DAFNI Hardware at Newcastle University

inside bus

DAFNI hardware is a key component of Newcastle National Urban Observatory’s work with the Transport Risk Assessment for Covid Knowledge project which seeks to better understand and model disease transmission on public transport.

Phil James, Director National Urban Observatory Facility Newcastle, School of Engineering, Newcastle University explains:

Thanks to monies from the DAFNI hardware fund we were able to purchase two high performance Graphics Processing Units (GPUs) for dedicated use by our Urban Observatory Research Group within the School of Engineering.

We are currently using the GPUs primarily in our work with the TRACK project: Transport Risk Assessment for Covid Knowledge. TRACK was born from the emergency funding for Covid 19 provided by the SAGE committee early on in the pandemic, at the behest of the Department of Transport who sought to better understand how safe it was to travel on public transport during a pandemic.

The £1.6m project was funded by UK Research and Innovation, with the lead partner being University of Leeds and with support from the Department for Transport, several transport organisations, and of course our research group at Newcastle University.

The main areas we’ve been researching are virus transmission models on public transport, together with risk and mitigations – social distancing, improved hygiene.

We found that in previous models many assumptions were made in areas such as how far apart people sit, where they sit, etc. We used on board CCTV footage from operators such as Transport for London, Go North East and some rail operators to identify what we could quantify in terms of realistic numbers to feed into the transmission models and statistical models.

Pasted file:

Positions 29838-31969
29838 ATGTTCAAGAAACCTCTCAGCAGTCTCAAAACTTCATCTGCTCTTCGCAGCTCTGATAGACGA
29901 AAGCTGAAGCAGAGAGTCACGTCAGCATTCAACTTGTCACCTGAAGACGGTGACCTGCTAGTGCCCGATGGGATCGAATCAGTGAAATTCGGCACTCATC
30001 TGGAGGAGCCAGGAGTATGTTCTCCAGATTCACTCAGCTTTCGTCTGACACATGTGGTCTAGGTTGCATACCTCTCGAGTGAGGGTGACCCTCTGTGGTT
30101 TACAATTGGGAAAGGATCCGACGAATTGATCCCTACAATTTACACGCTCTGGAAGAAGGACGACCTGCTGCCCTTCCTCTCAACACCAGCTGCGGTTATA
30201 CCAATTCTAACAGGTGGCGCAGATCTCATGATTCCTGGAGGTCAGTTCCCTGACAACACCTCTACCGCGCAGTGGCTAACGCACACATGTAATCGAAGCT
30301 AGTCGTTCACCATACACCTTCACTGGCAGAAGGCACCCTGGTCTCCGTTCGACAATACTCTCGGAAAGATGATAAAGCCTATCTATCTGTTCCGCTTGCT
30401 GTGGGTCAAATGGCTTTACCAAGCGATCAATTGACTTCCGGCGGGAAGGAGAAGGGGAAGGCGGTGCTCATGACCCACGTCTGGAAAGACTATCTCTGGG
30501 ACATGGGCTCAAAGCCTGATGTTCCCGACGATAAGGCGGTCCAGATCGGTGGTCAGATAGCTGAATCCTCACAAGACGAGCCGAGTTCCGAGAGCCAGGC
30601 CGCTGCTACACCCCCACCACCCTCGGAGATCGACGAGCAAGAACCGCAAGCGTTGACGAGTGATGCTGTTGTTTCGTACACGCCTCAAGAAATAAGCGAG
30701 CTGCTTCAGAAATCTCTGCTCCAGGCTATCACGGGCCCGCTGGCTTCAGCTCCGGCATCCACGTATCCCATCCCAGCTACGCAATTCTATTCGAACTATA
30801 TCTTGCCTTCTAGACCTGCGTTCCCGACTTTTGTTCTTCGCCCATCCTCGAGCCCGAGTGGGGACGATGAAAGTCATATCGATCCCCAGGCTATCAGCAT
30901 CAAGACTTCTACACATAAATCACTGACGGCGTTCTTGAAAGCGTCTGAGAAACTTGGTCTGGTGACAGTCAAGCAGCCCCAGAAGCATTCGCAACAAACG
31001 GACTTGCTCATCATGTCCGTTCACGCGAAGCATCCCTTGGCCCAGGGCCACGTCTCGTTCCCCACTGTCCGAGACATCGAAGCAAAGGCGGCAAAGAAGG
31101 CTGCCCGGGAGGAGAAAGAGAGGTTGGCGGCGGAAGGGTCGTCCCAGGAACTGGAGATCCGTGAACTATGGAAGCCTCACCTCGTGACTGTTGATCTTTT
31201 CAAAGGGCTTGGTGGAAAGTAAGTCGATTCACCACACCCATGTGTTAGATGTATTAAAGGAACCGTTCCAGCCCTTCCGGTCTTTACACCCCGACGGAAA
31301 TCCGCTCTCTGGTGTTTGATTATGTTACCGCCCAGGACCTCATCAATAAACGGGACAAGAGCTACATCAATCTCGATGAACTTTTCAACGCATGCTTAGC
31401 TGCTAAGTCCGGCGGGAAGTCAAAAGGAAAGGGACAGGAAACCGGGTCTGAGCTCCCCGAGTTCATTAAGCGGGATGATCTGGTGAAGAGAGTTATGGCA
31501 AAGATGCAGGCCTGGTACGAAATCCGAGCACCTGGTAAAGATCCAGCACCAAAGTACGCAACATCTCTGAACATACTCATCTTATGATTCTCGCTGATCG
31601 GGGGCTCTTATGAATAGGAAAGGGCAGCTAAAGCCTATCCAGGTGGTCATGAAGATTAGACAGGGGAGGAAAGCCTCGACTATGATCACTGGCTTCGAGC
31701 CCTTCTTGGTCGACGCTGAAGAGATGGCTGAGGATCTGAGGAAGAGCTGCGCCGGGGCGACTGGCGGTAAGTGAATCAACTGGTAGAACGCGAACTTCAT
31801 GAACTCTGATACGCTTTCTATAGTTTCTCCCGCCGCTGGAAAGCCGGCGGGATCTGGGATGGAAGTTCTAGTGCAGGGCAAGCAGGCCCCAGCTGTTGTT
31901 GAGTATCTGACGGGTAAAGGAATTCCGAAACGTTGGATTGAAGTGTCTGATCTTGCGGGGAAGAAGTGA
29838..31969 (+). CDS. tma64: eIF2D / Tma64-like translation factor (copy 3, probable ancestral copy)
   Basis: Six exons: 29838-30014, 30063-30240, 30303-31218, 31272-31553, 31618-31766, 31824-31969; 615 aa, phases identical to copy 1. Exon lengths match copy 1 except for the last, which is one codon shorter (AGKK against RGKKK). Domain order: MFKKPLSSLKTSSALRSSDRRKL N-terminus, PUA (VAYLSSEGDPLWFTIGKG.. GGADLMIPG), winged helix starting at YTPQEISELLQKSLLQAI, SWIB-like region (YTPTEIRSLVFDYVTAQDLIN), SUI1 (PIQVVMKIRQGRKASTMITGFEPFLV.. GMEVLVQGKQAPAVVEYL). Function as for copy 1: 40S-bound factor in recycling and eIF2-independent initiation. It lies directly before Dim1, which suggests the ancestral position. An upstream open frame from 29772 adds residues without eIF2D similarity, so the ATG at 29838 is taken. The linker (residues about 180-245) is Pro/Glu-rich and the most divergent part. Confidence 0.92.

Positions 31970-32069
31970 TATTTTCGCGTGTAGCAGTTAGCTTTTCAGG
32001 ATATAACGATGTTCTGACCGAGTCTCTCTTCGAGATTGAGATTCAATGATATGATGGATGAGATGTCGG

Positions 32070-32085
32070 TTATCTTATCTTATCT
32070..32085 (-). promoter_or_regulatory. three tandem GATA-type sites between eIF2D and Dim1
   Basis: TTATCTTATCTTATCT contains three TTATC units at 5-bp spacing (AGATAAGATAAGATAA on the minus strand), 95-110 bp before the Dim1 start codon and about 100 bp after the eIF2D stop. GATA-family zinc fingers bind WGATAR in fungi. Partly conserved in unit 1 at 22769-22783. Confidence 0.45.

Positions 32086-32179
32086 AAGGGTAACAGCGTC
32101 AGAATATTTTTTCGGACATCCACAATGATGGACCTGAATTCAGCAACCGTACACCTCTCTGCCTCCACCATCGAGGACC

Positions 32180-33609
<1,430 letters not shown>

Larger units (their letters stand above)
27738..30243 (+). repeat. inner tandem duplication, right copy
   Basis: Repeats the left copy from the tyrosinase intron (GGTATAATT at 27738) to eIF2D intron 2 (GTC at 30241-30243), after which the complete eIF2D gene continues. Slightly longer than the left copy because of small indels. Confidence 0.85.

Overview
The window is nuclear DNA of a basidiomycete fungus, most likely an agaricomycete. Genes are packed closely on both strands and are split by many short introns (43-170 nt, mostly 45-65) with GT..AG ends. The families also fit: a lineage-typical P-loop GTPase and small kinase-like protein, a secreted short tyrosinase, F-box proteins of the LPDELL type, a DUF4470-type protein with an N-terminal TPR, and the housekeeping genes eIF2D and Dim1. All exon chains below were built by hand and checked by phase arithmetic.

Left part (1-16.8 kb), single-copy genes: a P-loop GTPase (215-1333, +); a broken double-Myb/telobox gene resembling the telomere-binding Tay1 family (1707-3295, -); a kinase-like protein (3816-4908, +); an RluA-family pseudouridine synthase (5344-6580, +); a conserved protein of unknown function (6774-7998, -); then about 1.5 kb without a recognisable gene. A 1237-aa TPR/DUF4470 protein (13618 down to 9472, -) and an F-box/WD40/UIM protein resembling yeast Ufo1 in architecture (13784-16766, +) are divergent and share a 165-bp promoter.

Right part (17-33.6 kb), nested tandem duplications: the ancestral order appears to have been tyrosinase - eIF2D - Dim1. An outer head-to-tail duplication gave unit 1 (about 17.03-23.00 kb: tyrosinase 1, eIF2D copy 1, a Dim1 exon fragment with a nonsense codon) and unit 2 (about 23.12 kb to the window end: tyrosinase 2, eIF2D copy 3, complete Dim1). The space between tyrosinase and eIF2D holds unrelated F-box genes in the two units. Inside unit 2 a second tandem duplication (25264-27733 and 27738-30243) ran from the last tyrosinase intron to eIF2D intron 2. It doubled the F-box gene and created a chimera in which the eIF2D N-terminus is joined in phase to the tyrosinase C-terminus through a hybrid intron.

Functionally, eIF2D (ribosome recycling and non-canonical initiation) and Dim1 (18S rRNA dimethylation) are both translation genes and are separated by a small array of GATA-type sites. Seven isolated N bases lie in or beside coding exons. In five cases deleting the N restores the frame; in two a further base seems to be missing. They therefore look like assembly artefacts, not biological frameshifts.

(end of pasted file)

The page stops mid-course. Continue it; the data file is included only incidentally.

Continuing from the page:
We wanted to improve the assumptions. So we began to model how many people would likely be on a certain bus route, whether the windows would likely be open, what people would likely touch, where they tend to sit, etc. That sort of information was previously really informed guesswork, so using the GPUs and CCTV we tried to quantify many of those data points such as social distancing, mask wearing on public transport, surface contact – where and how many times surfaces were touched, and under what conditions, etc.

One of the interesting points from the research is that we discovered that people tend not to touch many surfaces when they get on the bus but when they get off the bus is moving, so they touch a lot more areas.

inside bus

The project was initially scheduled to run for 18 months, funded by Covid monies and managed by EPSRC.

We have since had an 18 month extension, so the project is now due to finish in September 2023. The project extension seeks to develop a novel risk model that can simulate infection risk through three transmission mechanisms (droplet, aerosol, surface contact) within different transport vehicles and operating scenarios.

Science takes a long time but Covid happened very quickly, so rather than trying to find immediate answers around transmission risk, the TRACK project will help us to better prepare for the next pandemic and to provide advice to give transport operators for the future. Transport operators are keen to have this information as they are now spending 100 times more on chemical products than pre pandemic and need to know its efficacy and which touchpoints are the most important.

We are also developing improved models within the project.

Previously we used on-board footage supplied from operators from which we could gather certain visual touchpoints.

However, we now have our own cameras and are starting a campaign on a couple of trains where we will be able to measure all the datapoints we require from the same trains (rather than collating data from multiple) and will be undertaking research not limited to visual, including swabbing, measuring Co2 over a period of a week, looking at CCTV footage, ventilation, cleaning regimes and more over one week. We will be using the DAFNI GPUs to process some of that CCTV data.

We also have a range of other projects at Newcastle for which we plan use the GPUs and we look forward to doing new and interesting things using DAFNI such as parameterising human behaviour, urban digital twins for mobility and air traffic quality.

Having the GPUs funded by the DAFNI monies enables us to do more research faster, as it increases our ability to process video. The new GPUs bring us a distinct escalation in terms of speed and scalability and allows us to use our own dedicated servers rather than relying on expensive cloud computing options.